Save Your Money: It’s Time to Stop Trying to Improve Time Management
Time Management Tools That Work – No Such Thing
If you’re a regular reader to this blog, you know we don’t put much stock in time management tips, tricks or techniques. We believe, like Stephen Covey, that you cannot manage time, you can only manage self. Any attempts, in fact, to manage time are just fruitless efforts that get you no closer to your goals.
Time management is about execution, organization and personal efficiencies. Sadly, you will not begin to execute simply by following a few time management tips; organization will not suddenly become second nature because you learned to use the calendar feature on Microsoft Outlook; and just because you can efficiently complete tasks doesn’t mean you are completing the correct ones or in the proper order.
True Time Management is about Effectiveness
Prior to the technological onslaught of time management tools, managers could be divided into two distinct groups: effective and ineffective. In the 1980s, a business leader who needed something done – and done right – knew which of his executives could handle the task. Back then we described this person as organized.
So what’s changed? As we examine our fellow managers today – those armed with a PDA synced to their Outlook, their CardScan machine, a CRM tool and their computer desktop – we notice very quickly that we can divide them into two distinct groups: effective and ineffective.
In the 1980s, truly effective salespeople – those who seemed to always win Salesperson of the Month – used index cards to keep track of their customers and prospects. This was their CRM tool; this was their version of Salesforce.com. They were slaves to their paper planners (yesterday’s Microsoft Outlook) and they never missed a meeting. Why were these salespeople so much more successful than their peers? Didn’t everyone have access to index cards and paper planners?
Why Technology Hasn’t Moved the Effectiveness Needle
While the tools technology has provided have slightly shifted the bell curve of effective leadership to the right, it’s no surprise to us that these tools have done little in the way of narrowing the curve. We are no more effective as leaders today than we were twenty, thirty or forty years ago.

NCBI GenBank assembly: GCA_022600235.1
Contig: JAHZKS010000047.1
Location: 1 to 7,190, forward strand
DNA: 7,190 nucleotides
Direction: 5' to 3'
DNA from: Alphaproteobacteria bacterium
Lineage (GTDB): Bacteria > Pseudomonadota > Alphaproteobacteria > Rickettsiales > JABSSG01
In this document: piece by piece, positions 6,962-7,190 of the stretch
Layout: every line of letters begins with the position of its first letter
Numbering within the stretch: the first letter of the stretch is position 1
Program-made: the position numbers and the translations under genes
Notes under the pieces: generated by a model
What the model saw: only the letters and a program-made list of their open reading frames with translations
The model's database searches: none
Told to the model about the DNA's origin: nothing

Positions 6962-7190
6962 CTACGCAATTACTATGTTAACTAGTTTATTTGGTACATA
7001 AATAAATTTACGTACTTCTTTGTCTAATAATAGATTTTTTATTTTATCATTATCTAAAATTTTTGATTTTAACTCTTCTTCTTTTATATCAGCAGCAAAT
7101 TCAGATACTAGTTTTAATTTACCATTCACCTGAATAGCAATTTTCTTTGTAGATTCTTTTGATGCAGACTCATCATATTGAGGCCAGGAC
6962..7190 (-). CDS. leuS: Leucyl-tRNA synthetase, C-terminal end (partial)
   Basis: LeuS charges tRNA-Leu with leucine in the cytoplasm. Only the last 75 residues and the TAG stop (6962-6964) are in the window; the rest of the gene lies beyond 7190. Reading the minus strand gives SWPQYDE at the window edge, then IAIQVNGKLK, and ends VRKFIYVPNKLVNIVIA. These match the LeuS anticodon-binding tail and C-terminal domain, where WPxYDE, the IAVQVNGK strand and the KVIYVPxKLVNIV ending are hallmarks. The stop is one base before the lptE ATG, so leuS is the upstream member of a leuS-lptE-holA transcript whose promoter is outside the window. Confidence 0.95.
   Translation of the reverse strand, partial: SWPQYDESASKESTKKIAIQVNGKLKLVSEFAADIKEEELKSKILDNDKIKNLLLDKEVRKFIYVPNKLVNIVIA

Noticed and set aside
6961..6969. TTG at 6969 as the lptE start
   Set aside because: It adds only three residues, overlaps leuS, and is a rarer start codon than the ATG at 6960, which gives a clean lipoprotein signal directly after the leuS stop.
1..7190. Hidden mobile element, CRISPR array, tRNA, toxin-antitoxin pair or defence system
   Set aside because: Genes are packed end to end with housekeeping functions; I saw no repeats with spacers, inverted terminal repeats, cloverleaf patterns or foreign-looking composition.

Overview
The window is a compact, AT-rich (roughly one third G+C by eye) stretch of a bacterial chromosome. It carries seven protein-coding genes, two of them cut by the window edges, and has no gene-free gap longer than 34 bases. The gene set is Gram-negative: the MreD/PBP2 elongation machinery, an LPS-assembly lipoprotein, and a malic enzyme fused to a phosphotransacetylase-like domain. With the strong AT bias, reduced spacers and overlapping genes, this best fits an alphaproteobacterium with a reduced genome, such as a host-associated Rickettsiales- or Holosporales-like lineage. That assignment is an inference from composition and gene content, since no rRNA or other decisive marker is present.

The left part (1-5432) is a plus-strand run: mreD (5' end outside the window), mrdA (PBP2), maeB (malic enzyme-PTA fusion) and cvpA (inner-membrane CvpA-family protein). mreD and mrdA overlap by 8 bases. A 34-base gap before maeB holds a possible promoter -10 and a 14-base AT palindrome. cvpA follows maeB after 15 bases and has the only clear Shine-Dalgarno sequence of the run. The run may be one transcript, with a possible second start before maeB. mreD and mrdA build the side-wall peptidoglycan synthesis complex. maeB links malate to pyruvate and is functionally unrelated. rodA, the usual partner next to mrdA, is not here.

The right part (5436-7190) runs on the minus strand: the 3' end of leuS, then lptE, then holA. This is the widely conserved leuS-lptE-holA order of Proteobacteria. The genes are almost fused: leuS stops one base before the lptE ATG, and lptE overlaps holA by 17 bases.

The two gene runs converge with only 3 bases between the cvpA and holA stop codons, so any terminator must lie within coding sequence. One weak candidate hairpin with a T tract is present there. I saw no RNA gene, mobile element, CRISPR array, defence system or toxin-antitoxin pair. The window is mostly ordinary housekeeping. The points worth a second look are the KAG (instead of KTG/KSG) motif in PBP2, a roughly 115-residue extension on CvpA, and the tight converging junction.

To stick with the salespeople analogy: we find it almost criminal that today’s technological tools (whether CRM software or a CardScan machine) go largely underutilized by the unsuccessful salespeople people, while being exploited to their fullest by the Salesperson of the Month.
Salespeople, you see, more than any other group, stand to gain the most from employing technology in their daily work. So why don’t more of them embrace the very technology that has been proven to help them make more money?
People are Lazy, Procrastinating Do-Nothings
While we can think of a few choice descriptively redundant terms for the ineffective salesperson or manager, the truth is that personal effectiveness is not something that can be burned onto a CD and loaded on your laptop. Effectiveness – the essence of time management – must become part of your DNA.
The effective salesperson in 1984 who mastered the use of index cards had the desire and DNA to be successful. It’s likely he was not a “natural born salesman” and therefore had to work at it. Knowing this, he strived to add anything to his arsenal that would give him a leg up – even if it meant more work.
This element of human nature is still present twenty-five years later – we see it in the successful salespeople who learn every nook and cranny of the company’s CRM tool and go out of their way to master new technologies – but we still see these qualities in just a few salespeople on any given sales team. Technology has done nothing to move the effectiveness needle.
So it’s Hopeless to Attempt to Improve My Time Management?
Well, yes and no. Would you describe yourself the way Waffle House describes hash browns? That is, are you scattered, smothered, covered, chunked, topped, diced and peppered? If so, then you need a lot more just than technology to improve your time management (something you should start calling your “effectiveness”). May we recommend you internalize (that means read until you fully understand and live) 7 Habits of Highly Effective People, by Stephen R. Covey? (There’s a reason this book was voted the best leadership book ever written by the editors of AskTheManager.)
Alternatively, would you say that you’re generally effective; that you do a good job of cleaning your inbox; that people can count on you to get things done and that you’re only looking for something to help you recover a few minutes a day? If this describes you, congratulations, you are one of the lucky few who are either hardwired to perform or you’ve worked hard to achieve effectiveness. For you, we’d like to recommend something that’s helped us organize our contacts: the CardScan Personal v8 Card Scanner. This tool is great for the already organized and worthless to the lazy, procrastinating do-nothings.
The first step is recognizing you are a lazy, procrastinating do-nothing – this could save you a lot of money.
December 30, 2008 @ 12:11 AM
A very good point. Most time management courses, etc., concentrate on efficiency, whereas true time management begins on deciding to do what has the most impact on organizational and personal goals.